So, the only thing I wish the iPhone would do is NEVER ALLOW THE USER TO RECORD VERTICALLY-ORIENTED HD VIDEOS.
— Chris Pirillo (@ChrisPirillo) September 16, 2012
When a new browser came out, I was always right there. I was reading dev logs and peering over the new details of bug fixes and what modifications we’d see in future releases. To me, an Internet browser was the window to our digital life and, if it’s done wrong and it’s complicated to use, I can’t live. I worked my way past Internet Explorer and leapt at Opera, clamored for Firefox, and when Chrome came out and introduced me to something so simple and clean, I was in love. Absolutely.
After some slow-going roll-outs, Chrome finally introduced us to apps. Much like you could get on your phone, Chrome apps were a way that we could take the applications we loved on our phones and put them on our second most-used interface: Our Internet browser. This gave us a wealth of possibilities and none of these slid past me for even a second as I was right there to absorb all of the productivity enhancers and possible time drains that Google Chrome had to offer me.
Over the past year, I’ve had the pleasure of scaling back and tweaking my experience to be one of customized heaven. What’s wonderful about the app selection in Google Chrome is that it doesn’t want you to take anything you don’t want. The app screen for your Chrome browser isn’t meant to fit a ton of items on one page and clutter up your screen if you don’t want it that way, you know? It just says: “Take what you want until you’re happy, but know you can always go back.” And I needed to see that. I remember when I got my first iPod touch and I knew I could download apps there — I went insane. I needed everything on there and, with a hard drive like you have on a computer, that can get kind of crazy. Nobody wants to see half of a terabyte devoted to silly apps, do they? No, they don’t.
What kind of apps did I choose? Why, I’m glad you asked! Among my favorites, I chose the ones I use on a nearly daily basis — and repeatedly. Check them out for yourself:
Most of you who use Twitter are already familiar with TweetDeck and how spot-on it has always been for us desktop users. Sure, it has its home on mobile devices, but I always loved it here on my PC. As soon as I pop my browser on, this button is right here and waiting to be clicked.
I was a bit late in the game when it came to understanding cloud storage and became a full on supporter once I mastered the Amazon cloud storage and its possibilities. Dropbox offers just what I need plus an easy way to invite people to share the files I put there. You might be thinking: “But Google Docs?” And, no, until Google Drive is ready to go — bug free — I’ll be safe here at Dropbox with my several gigs of cloud storage at the touch of a finger.
Now I’m well-versed in Photoshop and have been for years, but what about those quick shots you don’t want to have to edit in Photoshop? Maybe they’re just quick snaps of your breakfast or a new gadget? Not worth the trouble? Well, PicMonkey knew I would love it for simplifying color correction, minor editing, and sophisticated filters put into button format. It’s easy to use and it tends to even come in as a finishing stroke after I edit in Photoshop now. I absolutely love it.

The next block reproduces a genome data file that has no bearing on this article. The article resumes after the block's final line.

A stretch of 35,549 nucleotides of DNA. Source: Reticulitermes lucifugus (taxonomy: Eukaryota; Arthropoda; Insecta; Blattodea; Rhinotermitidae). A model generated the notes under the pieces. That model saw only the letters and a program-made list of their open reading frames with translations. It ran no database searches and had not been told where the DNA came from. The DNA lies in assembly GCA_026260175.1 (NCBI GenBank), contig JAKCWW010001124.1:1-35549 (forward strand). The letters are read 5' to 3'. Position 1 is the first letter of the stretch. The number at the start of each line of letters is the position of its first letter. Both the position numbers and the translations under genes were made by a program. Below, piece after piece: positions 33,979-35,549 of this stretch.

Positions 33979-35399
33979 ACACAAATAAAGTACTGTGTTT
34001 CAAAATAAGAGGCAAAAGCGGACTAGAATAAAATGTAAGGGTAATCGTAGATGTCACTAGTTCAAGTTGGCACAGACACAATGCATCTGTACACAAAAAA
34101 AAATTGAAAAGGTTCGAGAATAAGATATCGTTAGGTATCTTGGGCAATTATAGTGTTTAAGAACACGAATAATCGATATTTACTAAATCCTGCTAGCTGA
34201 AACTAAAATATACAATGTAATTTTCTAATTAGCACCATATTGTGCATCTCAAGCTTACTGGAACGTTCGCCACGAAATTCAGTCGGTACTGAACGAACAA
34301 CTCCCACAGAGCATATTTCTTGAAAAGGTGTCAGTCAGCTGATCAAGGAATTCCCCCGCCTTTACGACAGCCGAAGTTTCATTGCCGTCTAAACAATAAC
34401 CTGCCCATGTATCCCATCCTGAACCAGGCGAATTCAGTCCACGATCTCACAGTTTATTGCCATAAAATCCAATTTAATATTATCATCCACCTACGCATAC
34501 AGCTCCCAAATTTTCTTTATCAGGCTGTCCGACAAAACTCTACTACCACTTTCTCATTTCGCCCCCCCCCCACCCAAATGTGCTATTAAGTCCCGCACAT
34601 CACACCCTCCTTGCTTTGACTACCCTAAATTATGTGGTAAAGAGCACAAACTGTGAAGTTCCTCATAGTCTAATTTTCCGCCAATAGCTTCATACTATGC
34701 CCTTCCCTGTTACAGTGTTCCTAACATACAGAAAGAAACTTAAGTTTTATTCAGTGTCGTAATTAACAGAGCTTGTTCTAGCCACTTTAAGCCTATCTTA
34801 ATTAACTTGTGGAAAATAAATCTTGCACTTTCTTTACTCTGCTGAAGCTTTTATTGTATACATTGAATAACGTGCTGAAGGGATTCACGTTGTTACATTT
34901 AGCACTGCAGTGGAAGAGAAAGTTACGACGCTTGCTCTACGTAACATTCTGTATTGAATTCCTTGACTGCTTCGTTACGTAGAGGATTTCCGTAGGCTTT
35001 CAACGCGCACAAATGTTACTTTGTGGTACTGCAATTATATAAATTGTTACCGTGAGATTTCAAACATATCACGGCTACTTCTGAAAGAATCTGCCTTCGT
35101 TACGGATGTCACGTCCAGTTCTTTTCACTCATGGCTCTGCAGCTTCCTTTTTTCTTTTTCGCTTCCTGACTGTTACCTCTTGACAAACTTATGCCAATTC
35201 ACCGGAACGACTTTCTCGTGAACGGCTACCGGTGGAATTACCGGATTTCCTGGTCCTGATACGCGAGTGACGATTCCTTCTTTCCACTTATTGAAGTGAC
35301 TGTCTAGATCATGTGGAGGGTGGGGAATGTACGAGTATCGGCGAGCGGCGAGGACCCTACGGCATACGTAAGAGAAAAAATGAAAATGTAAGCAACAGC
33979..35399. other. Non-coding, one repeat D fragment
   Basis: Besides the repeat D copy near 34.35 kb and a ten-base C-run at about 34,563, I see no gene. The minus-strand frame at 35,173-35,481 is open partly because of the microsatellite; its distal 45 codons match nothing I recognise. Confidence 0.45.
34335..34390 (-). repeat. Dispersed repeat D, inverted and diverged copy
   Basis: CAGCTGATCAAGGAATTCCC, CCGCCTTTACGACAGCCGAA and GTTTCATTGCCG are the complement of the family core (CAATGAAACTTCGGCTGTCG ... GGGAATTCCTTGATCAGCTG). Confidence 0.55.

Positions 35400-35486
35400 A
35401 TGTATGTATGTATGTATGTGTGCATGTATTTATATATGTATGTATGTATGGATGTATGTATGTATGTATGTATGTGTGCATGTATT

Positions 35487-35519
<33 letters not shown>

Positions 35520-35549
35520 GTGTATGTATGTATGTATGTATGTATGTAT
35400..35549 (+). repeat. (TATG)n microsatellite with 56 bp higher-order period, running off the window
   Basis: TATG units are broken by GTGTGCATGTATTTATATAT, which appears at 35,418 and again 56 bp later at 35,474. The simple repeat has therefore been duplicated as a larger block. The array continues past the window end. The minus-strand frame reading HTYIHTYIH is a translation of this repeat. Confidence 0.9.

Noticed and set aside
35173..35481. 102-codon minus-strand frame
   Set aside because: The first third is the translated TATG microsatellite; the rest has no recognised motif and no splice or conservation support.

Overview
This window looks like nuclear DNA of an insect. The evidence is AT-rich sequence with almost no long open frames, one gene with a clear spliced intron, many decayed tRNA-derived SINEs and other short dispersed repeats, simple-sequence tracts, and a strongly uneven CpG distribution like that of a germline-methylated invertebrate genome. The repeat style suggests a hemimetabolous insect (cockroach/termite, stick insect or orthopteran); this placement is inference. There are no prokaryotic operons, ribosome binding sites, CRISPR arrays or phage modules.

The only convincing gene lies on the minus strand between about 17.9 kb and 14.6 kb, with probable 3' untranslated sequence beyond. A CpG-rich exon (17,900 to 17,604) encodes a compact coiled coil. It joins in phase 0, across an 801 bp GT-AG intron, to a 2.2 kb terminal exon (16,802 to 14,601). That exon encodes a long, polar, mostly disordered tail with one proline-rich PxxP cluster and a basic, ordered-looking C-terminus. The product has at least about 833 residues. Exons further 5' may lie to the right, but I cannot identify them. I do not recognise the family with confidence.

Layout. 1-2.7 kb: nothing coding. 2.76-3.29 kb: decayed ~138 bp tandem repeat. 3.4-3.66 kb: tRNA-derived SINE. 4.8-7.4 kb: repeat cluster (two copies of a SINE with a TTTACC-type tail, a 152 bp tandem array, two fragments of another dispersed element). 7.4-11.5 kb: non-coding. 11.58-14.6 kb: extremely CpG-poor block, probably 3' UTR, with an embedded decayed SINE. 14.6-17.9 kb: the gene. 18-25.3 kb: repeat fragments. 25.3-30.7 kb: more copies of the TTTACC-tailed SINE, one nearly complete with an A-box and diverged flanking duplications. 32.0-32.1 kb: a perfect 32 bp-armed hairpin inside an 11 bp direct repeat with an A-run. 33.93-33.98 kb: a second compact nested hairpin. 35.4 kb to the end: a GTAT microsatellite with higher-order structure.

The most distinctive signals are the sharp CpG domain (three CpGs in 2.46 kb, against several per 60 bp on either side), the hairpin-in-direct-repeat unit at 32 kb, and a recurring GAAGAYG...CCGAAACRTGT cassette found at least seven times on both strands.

This little program is my lifesaver in a world filled with Google Calenders, BaseCamps, and complicated scheduling utilities. I don’t need them because my life is already pretty streamlined and I like it that way. It’s like giving someone a Maybach to drive to the grocery store around the corner, you know? This is where Do It (Tomorrow) eases in and says “Look, you just need to remember what to do tomorrow. That’s it. Don’t go crazy.” and leaves you with it! Simple format, absolutely free, and has one of the sweetest little journals inside with handwritten fonts, coffee stains, and page-turning sounds. I love it. It loves me. End of story.
Once in a while, I frequent some modification and emulation chatrooms that revolve around imported video games from the ’80s and ’90s and, when I go there, I need a quick shot into those rooms. Mibbit grabs that IRC link and turns your browser into a streamlined IRC chat client in the blink of an eye. Merely slap your nickname into the window and you’re off and running, regaling in stories about when the Sega Master System was the beginning of an amazing era of gaming.
True, it’s really easy to just go ahead and type in your blog’s name and access the WP-Admin login system, but this little app knows you’re busy. It knows you’re obviously using WordPress for something personal and close to your chest and it gives you the ability to log in and get it all out. It’s simple, quiet, and without distractions of sidebars and craziness. Sure, I don’t really use it for work, but for my personal blog, it’s perfectly suited there on my app bar.
Remember up there when I was going on and on about Photoshop and PicMonkey? Well, Pixlr Editor is in between those two worlds. Yes, when you edit as many photos as I do, you need a few middle men in the mix. Pixlr Editor is when I’m not quite finding what I want with PicMonkey but I’m on the go. It’s as sophisticated as one can imagine for being absolutely free and gives me the right amount of quick-fire detailing that I need to get to before getting into my Adobe mindset. If I’m going to boot up Photoshop, I know I’ll be there for days working and tweaking. Pixlr is a beautiful little app that cuts those processes down dramatically.
These programs are ones I use to keep my sanity at a reasonable level and you’ll notice that none of these have anything to do with the rich, casual gaming environment that Google Chrome has ventured into with its apps. You’re right. Why? Because I choose to do my gaming on a console or through Steam. I use Google Chrome to stay as productive as I can and leave the gaming for outside browser windows.
I’m curious what apps you use and if you find yourself drifting towards productivity or casual entertainment. Show off what you use and if you think (or don’t think) that including apps in browsers is far better than just simple extensions and add-ons. Our phones are like small computers in our hands that offer applications on-the-go, and Google actually gives us the opportunity to use those same tools on our computers. Excited? Elated? You know I am.